CHALLENGES AND WAY FORWARD
Maharashtra was among the best performing states in the country in terms of recognizing and supporting community forest rights claims and activities in the post-recognition phase. Nevertheless, there were several issues and challenges that impeded the effective and uniform implementation of CFRs across the state. In fact, there was uneven implementation of the FRA across districts and states of the entire country. As of November 2016, Maharashtra was ahead of all the states in India, meeting 20% of its minimum potential. Data showed that if Gadchiroli district was taken out of the picture, Maharashtra’s average performance would be 10% of its minimum potential instead. On a national level, the absence of political and administrative will was a key obstacle in achieving the potential of the FRA. There were ongoing and persistent institutional challenges such as the continued low awareness about CFRs, and the lack of district-level training/meetings, dedicated staff at the state and district levels, and lack of mistrust between Gram Sabhas and the Forest Department. The Act also met with many operational challenges such as pending claims due to objections raised by the Forest Department, a high rate of rejection of CFRs and discrepancies in titles.
Better and more effective implementation was needed to strengthen the Act. Proper and periodic training of officials at the state and district level was crucial for better penetration and understanding of the Act at various levels. There was a need to streamline the claims filing process and for government officials to work in close coordination with tribal and civil advocacy groups. The government also needed to provide technical assistance to Gram Sabhas that were exercising their right to harvest and sell forest resources such as tendu leaves and bamboo. Since the Gram Sabhas were still in the process of learning from their experiences, they were often subjected to high handedness from contractors and other traders and exploited, particularly with regard to contracts that were not transparent and included hidden middlemen costs. It was vital that state officials assist the communities in putting an end to these exploitative activities.
On a positive note, new governance structures were evolving — the Gram Sabhas and other collectives that were being formed in rural and forested areas were a growing phenomenon, and they were enhancing livelihoods and creating positive ecological outcomes. The Gram Sabhas had a critical role to play in deciding on the technical and other forms of support needed to prepare management plans for forest communities. Their ideas and decisions would dictate how these transformations took place and how aspects of governance would be restructured. One idea led by Mendha Lekha GS and the collective effort of many clusters of Gram Sabhas across Gadchiroli district was to teach the youth about the achievements made in natural resource management in forest areas over the last 10 years to enable them to prepare management plans for forest resources. For this, one male and one female member from each Gram Sabha would be selected through a transparent recruitment process including a written examination.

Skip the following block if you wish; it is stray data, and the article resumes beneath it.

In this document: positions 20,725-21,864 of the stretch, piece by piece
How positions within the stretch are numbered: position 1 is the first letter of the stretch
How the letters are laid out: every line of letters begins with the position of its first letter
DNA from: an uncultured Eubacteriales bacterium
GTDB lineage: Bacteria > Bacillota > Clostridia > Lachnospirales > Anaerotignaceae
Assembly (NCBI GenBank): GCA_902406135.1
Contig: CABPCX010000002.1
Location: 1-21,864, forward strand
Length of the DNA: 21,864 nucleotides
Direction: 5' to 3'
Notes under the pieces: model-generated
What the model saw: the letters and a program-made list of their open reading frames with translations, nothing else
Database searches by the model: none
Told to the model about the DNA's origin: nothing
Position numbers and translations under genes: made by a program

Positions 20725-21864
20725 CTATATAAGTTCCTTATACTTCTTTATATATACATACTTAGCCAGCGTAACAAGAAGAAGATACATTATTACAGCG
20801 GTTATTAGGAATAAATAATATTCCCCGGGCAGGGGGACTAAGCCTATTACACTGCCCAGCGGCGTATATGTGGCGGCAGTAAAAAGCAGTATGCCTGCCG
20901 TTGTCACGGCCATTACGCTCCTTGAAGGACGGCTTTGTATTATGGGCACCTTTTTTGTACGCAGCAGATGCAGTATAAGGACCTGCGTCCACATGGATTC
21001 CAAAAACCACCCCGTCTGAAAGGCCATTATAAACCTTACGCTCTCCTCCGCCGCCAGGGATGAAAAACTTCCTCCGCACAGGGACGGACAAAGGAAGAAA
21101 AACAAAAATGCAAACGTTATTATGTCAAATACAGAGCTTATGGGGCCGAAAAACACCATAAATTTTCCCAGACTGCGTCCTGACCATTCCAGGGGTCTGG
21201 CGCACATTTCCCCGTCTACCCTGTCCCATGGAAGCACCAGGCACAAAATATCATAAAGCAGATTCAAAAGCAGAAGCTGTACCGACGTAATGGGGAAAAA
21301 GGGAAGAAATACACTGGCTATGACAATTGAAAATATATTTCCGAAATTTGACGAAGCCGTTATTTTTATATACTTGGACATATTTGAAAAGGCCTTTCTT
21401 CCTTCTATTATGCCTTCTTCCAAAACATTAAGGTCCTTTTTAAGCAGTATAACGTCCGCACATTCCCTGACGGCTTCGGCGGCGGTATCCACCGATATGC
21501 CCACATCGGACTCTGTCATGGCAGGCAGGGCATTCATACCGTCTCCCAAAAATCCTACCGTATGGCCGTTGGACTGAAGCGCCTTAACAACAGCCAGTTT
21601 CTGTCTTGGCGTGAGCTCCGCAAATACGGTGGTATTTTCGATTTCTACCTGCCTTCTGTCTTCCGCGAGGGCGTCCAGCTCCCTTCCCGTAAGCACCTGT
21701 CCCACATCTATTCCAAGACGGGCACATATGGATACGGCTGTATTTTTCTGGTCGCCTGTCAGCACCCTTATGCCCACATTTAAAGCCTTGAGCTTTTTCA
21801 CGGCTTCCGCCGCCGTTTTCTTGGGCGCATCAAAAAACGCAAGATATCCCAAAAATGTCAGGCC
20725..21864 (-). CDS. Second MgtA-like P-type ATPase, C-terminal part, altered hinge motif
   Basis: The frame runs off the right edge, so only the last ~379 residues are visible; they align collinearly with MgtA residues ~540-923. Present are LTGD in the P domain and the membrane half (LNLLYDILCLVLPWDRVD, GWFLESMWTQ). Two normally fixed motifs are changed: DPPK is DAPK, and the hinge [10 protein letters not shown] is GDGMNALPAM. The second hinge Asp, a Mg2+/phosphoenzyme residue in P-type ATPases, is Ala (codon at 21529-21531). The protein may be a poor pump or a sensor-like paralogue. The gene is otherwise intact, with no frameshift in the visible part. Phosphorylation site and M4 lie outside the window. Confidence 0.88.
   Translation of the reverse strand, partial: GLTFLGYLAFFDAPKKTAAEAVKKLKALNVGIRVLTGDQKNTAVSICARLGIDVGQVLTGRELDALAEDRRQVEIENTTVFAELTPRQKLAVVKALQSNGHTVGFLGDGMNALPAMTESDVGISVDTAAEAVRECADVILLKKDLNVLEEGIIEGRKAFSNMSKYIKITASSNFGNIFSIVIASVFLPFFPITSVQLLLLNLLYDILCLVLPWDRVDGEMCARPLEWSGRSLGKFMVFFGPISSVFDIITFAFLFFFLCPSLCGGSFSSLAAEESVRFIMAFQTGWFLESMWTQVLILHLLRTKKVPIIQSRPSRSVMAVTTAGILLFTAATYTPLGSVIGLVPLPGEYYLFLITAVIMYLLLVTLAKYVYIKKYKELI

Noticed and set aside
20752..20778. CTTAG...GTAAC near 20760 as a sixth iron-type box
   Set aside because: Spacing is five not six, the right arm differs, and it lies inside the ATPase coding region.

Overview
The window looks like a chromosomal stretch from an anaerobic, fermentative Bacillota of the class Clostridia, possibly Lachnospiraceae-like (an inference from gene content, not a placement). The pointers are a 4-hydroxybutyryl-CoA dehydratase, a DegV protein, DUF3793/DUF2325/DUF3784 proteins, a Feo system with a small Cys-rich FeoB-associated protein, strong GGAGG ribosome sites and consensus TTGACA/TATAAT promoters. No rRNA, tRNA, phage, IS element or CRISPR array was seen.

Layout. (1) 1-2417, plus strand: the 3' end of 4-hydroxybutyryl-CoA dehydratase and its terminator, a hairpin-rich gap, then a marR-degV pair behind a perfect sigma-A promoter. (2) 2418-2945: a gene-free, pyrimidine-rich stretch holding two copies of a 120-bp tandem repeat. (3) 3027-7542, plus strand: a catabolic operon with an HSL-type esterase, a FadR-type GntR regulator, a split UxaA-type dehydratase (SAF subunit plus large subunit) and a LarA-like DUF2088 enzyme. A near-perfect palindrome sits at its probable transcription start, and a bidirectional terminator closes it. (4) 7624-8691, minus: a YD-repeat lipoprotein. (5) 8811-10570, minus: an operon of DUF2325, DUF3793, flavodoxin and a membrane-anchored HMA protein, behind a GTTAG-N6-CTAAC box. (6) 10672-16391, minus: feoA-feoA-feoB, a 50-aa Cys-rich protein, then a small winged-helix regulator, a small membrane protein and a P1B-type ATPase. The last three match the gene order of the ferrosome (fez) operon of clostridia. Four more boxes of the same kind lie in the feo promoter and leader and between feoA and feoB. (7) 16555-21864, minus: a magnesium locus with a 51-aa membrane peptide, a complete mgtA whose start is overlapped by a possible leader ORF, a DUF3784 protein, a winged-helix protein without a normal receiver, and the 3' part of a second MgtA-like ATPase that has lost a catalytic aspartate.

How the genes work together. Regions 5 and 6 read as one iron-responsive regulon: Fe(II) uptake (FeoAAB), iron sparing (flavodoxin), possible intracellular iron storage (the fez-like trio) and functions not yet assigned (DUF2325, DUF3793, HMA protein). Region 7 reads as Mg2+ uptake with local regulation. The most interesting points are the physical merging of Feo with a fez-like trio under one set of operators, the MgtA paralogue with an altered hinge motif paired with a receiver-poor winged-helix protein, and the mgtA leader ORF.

Giving ownership over minor forest produce to the Gram Sabha was one of the most radical interventions in Scheduled Area legislation as far as livelihood and cultural issues were concerned. The administrative and political dispensations by the government had the potential to facilitate a never-before attempted socio-economic turnaround of forest-dependent communities across India’s forested regions. With the provisions of the FRA and its subsequent clauses favoring the ownership and management of natural resources by local communities, it would be interesting to see how the bottoms-up approach to governance would unfold.